Grainy, grating guitars, stop-start time signatures, to-and-fro vocal harmonies; there’s little doubt that the New York post-punk scene is where Palberta call home. Recently however, something has changed. Namely, the trio have dialed up the pop.
Over the course of a handful of full-length records and numerous shorter releases, the trio of Ani Ivory-Block, Lily Konigsberg, and Nina Ryser have provided an able bridge between purity and discord. Calling to mind the irreverent punk of early Blink-182 and The Stroppies’ aloof and melancholy indie, as well as local post-punk acts in the vein of Parquet Courts, Palberta’s knack for slotting their dainty harmonies amongst a wiry tangle of guitars and drums has cultivated a status as firm favourites in the East Coast DIY scene. The release of “Corner Store”, a recent single from Palberta5000, however, suggested a change was afoot. Cleaner playing, gleaming vocals, an a capella harmony; this was seemingly a considered move into something new.
Throughout Palberta5000, that new manifests itself in ways beyond the brighter vocal arrangements. While the record continues to boast a long track list and short song lengths, Palberta have also expanded upon their love of jams and cyclical song structures. “Red Antz” in particular warrants its repetitive style, the trio’s vocals entrancing in their lightness and their playing in its buoyancy. “All Over My Face” and “Fragile Place”, while not earning their extended plays (by Palberta’s standards), similarly embody the band’s willingness to push their music further than on previous records.
Lyrically, they continue to concern themselves with the minutiae of the everyday, whether that be seeing a friend at the corner store (or indeed on the front of the Sunday Times), as on “Corner Store”, or the never-ending anxiety derived from deciphering your wants on “Big Bad Want”. No topic is too mundane, perhaps best evidenced by the rollicking “Eggs n’ Bac’”. Nor at times is a topic even necessary. As the calls of “Hey!” dart out from the noodling instrumentation, constituting the only lyric and title of one of the album’s most intriguing tracks, it’s hard not to revel in the quirky joy that has defined the band’s sound to date.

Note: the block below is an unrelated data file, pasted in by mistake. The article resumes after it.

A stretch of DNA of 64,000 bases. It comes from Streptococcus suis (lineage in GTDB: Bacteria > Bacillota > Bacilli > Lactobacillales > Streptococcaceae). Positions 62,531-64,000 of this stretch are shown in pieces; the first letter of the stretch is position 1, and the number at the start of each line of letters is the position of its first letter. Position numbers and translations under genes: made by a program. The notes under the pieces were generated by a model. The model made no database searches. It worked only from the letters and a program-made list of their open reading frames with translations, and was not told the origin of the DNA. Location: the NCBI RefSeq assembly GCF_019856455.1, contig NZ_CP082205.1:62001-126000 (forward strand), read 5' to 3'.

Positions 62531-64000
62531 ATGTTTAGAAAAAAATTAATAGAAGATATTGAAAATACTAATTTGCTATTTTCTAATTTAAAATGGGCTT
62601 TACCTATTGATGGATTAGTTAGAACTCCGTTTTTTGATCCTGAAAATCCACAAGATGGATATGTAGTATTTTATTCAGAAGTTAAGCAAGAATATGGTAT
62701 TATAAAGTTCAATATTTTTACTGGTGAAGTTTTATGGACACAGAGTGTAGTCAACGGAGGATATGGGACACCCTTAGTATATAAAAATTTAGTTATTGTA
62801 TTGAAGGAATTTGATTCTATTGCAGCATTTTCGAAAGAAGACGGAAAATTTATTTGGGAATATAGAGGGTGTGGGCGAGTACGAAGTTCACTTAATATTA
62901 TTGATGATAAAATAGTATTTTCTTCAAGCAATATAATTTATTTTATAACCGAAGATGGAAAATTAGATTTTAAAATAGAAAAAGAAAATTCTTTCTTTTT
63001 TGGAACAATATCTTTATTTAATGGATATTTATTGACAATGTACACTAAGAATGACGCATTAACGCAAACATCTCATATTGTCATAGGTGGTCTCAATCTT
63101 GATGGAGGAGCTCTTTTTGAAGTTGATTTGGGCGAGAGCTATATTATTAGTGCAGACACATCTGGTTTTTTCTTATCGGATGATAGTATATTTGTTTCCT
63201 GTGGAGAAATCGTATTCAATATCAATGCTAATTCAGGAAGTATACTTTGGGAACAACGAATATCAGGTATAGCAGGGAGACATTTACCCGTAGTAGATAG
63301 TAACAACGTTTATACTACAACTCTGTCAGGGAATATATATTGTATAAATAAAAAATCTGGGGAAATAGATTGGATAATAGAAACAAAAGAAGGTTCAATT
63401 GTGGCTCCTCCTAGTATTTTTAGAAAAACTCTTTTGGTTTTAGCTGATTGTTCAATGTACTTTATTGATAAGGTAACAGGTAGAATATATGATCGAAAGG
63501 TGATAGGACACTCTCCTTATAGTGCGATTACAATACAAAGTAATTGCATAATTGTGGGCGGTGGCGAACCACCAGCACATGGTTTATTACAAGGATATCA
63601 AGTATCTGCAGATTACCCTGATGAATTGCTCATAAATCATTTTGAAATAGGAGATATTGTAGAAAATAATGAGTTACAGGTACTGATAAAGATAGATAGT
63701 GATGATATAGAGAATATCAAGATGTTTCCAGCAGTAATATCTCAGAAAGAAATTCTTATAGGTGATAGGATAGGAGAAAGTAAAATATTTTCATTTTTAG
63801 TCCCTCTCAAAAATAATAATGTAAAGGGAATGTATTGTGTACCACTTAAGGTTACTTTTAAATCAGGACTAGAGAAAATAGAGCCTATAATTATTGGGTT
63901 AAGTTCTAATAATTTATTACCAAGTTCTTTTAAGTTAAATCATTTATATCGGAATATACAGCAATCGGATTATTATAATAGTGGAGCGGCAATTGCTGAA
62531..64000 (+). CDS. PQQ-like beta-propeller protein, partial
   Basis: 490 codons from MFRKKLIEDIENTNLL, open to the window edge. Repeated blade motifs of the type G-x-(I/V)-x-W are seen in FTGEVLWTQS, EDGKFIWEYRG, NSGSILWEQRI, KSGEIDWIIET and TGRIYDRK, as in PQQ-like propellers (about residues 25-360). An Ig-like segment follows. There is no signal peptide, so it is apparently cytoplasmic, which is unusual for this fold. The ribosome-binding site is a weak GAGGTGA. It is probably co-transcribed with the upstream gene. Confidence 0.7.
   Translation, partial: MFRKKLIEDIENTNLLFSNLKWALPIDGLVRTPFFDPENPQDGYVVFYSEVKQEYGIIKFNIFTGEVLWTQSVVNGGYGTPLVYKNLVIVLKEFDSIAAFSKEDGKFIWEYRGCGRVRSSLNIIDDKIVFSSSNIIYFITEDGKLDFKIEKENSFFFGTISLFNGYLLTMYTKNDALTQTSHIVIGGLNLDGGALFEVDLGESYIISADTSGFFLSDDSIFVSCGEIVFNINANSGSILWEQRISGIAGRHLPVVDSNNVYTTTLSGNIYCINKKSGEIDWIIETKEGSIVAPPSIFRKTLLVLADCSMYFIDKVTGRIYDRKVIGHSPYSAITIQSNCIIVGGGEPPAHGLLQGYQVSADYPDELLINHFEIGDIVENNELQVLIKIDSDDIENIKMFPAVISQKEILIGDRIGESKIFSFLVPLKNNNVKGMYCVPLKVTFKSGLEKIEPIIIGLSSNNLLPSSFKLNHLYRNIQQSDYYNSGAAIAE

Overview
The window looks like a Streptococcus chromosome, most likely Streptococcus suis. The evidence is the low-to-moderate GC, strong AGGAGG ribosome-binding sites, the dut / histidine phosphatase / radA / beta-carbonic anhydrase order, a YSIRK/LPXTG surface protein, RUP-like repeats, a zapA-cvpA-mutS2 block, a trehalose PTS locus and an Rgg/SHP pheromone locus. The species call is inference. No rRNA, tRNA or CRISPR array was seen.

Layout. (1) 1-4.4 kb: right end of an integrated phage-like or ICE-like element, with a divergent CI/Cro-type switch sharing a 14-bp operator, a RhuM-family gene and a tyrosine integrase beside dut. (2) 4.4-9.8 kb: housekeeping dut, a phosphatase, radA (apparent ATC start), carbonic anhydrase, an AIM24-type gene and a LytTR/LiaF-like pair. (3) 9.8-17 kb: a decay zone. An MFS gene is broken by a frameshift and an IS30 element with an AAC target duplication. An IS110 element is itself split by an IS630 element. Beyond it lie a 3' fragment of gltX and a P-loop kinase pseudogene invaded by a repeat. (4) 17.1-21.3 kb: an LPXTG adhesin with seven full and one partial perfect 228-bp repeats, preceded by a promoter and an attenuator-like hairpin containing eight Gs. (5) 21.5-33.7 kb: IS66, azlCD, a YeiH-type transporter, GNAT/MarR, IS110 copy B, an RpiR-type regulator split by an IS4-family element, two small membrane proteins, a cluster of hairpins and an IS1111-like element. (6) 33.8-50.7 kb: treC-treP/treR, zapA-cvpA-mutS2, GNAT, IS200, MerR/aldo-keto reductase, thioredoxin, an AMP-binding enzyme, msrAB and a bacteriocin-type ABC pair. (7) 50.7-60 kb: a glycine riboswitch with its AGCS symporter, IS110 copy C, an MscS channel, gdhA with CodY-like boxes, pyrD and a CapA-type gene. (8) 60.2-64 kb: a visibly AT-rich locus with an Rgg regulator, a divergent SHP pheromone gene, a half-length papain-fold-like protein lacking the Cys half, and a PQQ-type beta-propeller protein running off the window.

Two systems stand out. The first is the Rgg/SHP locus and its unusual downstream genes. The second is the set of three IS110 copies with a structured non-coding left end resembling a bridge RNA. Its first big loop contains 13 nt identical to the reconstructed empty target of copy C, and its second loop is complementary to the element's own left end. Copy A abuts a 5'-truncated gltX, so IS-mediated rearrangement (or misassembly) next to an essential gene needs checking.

All of this is however encased within the core Palberta themes of friendship and companionship. The band have mentioned in interviews how their primary source for song topics is that of the relationship between the three of them, and this intimate proximity to their inspiration is felt throughout the record. Whether featured explicitly within song topics, as articulated on the frustrated “Before I Got Here”, or via the trickle-down effect of the trio’s own close-knit friendship on tracks such as “Eggs n’ Bac’”, the influence of community and human relationships throughout Palberta5000 is everywhere. Their taut, increasingly pristine post-punk practically screams the benefits of cooperation, a welcome notion at a time mired by the effects of separation and isolation.
Whether Palberta5000 marks a serious shift in trajectory or simply a temporary diversion then perhaps isn’t so clear. It’ll be down to future releases to determine how significant the changes exhibited here end up being. What it undoubtedly is however is a tentative sidestep, keeping one foot firmly in New York post-punk while allowing the other to wander towards sunnier, more refined pastures. An alternative route that, while not always trodden in style, Palberta have nevertheless proven they’re more than adept at taking.